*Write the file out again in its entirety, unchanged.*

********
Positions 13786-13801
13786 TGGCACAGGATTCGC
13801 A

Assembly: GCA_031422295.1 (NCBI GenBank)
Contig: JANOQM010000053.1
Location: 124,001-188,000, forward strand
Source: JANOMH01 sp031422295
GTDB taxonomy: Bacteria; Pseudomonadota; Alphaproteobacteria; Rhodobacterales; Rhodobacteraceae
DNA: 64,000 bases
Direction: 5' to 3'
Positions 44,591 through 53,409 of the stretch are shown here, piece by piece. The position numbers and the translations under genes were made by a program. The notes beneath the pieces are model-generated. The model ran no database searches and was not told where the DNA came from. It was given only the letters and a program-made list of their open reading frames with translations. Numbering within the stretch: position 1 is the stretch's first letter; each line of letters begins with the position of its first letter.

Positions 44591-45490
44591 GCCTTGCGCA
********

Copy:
Positions 13786-13801
13786 TGGCACAGGATTCGC
13801 A

Assembly: GCA_031422295.1 (NCBI GenBank)
Contig: JANOQM010000053.1
Location: 124,001-188,000, forward strand
Source: JANOMH01 sp031422295
GTDB taxonomy: Bacteria; Pseudomonadota; Alphaproteobacteria; Rhodobacterales; Rhodobacteraceae
DNA: 64,000 bases
Direction: 5' to 3'
Positions 44,591 through 53,409 of the stretch are shown here, piece by piece. The position numbers and the translations under genes were made by a program. The notes beneath the pieces are model-generated. The model ran no database searches and was not told where the DNA came from. It was given only the letters and a program-made list of their open reading frames with translations. Numbering within the stretch: position 1 is the stretch's first letter; each line of letters begins with the position of its first letter.

Positions 44591-45490
44591 GCCTTGCGCA